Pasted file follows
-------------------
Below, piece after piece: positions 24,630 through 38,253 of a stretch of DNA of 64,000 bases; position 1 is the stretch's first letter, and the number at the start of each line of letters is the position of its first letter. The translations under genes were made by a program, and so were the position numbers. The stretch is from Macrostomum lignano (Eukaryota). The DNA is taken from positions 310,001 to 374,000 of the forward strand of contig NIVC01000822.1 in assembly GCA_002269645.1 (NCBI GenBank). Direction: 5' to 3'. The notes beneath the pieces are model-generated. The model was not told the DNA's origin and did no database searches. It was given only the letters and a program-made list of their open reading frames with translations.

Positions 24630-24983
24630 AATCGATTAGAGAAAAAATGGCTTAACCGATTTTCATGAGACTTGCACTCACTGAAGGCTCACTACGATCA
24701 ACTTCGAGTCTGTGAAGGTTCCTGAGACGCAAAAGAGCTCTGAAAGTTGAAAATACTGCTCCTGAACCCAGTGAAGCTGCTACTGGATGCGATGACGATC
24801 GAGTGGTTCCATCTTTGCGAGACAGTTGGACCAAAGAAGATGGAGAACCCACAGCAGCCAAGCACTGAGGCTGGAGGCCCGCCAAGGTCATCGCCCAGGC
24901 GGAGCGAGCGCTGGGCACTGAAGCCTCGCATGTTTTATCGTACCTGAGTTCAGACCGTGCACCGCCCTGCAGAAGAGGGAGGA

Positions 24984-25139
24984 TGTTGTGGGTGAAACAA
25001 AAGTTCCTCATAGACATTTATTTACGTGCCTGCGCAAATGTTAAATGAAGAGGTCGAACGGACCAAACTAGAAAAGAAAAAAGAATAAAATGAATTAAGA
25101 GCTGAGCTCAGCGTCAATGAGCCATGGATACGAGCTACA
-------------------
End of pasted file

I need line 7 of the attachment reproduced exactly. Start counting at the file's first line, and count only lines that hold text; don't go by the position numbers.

Positions 24984-25139